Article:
This afternoon, Professor Warren spoke at an event celebrating the 75th anniversary of Consumers Union. During her speech, she spoke about the Miss April’s emphasis on clear prices and risks, which will help consumers make the choices that are best for themselves and their families. She also announced a conference one week from today on the first anniversary of the date that most provisions of the Credit CARD Act took effect.
Below is an excerpt from her remarks:
The fine print and the ability to change products and prices in subtle and not-so-subtle ways creates layers of complexity that stand in the way of direct, apples-to-apples comparisons among credit products. The kind of comparisons that drive competition around lower prices and better features for cameras and toasters is too often missing for credit cards and checking accounts. How does a consumer compare two credit products based on an advertisement when the true cost won’t be clear until months later? And how does a consumer draw comparisons when there are so many different components of cost in each product? How does a consumer keep track of the continual evolution of the products being offered across the entire market by different providers? And, finally, how does a consumer draw comparisons among products without knowing the nature or likelihood of changes that are likely to occur after the deal is struck?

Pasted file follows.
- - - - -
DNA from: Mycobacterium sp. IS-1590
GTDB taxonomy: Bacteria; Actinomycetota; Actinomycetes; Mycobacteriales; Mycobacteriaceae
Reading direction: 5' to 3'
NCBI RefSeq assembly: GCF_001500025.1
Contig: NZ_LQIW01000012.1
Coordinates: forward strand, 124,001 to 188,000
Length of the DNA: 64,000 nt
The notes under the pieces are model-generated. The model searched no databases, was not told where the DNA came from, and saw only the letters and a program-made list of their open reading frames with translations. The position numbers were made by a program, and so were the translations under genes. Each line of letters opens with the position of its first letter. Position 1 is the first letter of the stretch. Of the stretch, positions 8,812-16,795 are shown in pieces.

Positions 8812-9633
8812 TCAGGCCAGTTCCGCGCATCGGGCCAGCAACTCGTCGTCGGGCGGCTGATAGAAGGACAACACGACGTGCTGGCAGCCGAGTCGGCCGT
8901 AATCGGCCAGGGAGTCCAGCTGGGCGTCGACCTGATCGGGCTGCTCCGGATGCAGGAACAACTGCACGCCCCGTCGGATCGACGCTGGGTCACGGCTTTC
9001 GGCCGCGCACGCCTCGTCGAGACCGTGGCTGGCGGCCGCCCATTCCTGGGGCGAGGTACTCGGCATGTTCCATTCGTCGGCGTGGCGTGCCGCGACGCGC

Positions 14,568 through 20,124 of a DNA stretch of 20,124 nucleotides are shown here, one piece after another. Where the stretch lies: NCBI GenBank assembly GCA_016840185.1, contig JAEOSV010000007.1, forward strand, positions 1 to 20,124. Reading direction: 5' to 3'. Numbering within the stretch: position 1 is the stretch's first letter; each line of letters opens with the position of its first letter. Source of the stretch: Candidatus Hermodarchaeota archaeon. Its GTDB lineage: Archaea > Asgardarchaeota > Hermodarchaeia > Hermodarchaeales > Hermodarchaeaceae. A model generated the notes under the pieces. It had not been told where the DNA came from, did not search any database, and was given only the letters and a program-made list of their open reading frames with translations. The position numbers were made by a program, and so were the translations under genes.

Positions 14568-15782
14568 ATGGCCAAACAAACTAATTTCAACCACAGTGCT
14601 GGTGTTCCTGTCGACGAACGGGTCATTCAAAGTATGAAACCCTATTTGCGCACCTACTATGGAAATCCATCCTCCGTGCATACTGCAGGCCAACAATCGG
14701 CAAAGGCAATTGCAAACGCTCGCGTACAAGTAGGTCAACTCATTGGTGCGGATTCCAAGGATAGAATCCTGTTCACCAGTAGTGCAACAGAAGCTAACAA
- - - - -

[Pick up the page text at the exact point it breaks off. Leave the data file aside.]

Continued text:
That’s where the new consumer bureau comes in.
We believe in comparison shopping. We want the price and the risks to be clearer, so that consumers can see what is being offered and decide the products that are best for them. We want to see innovations, lots of innovations. But innovations need to be around real product differences that consumers can see and understand – not around misleading advertising and new tricks buried in the fine print. Our goal is simple: We want the credit market to work better for consumers, for responsible providers, and for the whole economy.
Congress has already begun to change credit markets. The new CARD Act changed certain elements of credit card pricing, and the mortgage reform provisions of Dodd-Frank will alter some of the ways mortgages are sold. It is too soon to tell how much these new rules will push the markets in the right direction, but the consumer bureau is already beginning the work of trying to assess how the market has reacted to changes in the credit card landscape and to watch out for consumers.
One week from today, the consumer bureau will host a conference on the Credit CARD Act at the Treasury building in Washington. Congress indentified a number of unfair practices in the credit card industry and outlawed them in the CARD Act, and it will be the one-year anniversary of the implementation of most of the provisions that law. Our plan is to find out how much has changed in that year. To do that, we are going to take a hard look at the data – interest rates, re-pricing and the like. We will bring together academics, industry leaders, consumer advocates, and voices from within government to look at the data from multiple directions, and to analyze how the industry has reacted and how consumers are responding. The idea is to establish a fact base upon which the Miss April can improve our understanding of the impact of the CARD Act and to help us understand how we can make credit markets work better.